Modulation Domain Based Processing for Speech Enhancement
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For a long time, the spectral envelope has been accepted as the principal carrier of information important to speech. Therefore much of the work done for speech applications, such as automatic speech recognition and speech enhancement, has aimed to process this envelope. For speech enhancement, given the quasi-stationarity of speech, many approaches have been based on short-time processing of speech in a Fourier analysis-modification-synthesis (AMS) framework. Within this framework, either the magnitude and/or phase spectrum can be modified by a noise suppression or signal estimation approach to achieve enhancement. Most commonly, it is the short-time (acoustic) magnitude spectrum which is modified in order to suppress noise. While there are many methods for enhancement in the literature, it is generally agreed that current methods only achieve in making noise less perceptually annoying while maintaining intelligibility, leaving much room for improvement. In more recent years, the low-frequency temporal modulations of the spectral envelope have received increasing attention. Findings of physiological and psychoacoustic experiments have indicated the importance of these modulations in the human auditory system. This has led to the view that these temporal modulations convey much of the information necessary for speech perception. Many of the efforts to apply modulation processing to the enhancement of speech originated from work in automatic speech recognition, and are based on filtering the trajectories of each acoustic band. However, these filters were typically designed to operate over the entire utterance, without accounting for the properties of speech and noise in the signal. Consequently, processed speech quality is quite poor where corrupting noise types are dissimilar from that used to design the filters.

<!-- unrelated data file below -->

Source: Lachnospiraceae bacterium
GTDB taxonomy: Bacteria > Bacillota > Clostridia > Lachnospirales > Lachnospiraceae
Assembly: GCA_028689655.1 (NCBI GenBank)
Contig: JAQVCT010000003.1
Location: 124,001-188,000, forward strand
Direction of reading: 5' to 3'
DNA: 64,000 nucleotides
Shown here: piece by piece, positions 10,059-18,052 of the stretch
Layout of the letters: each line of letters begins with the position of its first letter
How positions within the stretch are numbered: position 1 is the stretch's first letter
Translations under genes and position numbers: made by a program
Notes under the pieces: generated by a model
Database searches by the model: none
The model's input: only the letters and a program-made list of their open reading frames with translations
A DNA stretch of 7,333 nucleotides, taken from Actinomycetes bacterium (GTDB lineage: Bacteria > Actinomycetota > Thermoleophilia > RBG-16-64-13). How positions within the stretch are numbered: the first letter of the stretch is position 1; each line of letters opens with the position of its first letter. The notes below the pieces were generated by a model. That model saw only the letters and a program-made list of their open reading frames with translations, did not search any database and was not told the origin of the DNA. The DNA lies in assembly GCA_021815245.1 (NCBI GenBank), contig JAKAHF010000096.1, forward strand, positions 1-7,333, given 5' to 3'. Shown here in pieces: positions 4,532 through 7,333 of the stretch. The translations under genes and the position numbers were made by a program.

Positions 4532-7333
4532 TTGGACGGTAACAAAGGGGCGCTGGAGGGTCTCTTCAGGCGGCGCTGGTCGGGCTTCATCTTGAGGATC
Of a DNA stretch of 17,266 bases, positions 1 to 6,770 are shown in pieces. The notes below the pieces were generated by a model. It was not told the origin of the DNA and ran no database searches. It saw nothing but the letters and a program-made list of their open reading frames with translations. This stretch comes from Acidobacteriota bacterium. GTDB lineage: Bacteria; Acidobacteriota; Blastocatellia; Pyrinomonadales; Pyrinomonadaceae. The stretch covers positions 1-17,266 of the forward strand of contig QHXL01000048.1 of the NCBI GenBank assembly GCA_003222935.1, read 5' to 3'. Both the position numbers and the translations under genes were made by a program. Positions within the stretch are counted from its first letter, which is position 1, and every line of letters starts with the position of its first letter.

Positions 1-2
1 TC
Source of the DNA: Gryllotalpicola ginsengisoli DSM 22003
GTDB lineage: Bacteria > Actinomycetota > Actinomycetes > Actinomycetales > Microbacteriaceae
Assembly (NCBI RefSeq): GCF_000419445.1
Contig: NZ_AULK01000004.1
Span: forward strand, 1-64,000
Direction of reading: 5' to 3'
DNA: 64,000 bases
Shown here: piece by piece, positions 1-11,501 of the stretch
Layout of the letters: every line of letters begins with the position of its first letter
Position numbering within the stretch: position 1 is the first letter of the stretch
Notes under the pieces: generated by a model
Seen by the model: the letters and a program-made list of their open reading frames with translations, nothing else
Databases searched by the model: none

Thesis (PhD Doctorate)
Doctor of Philosophy (PhD)
Griffith School of Engineering
Figures 2.1, 2.4, 2.5, 2.6 and 2.10 have been removed from the digital copy to comply with copyright.
Automatic speech recognition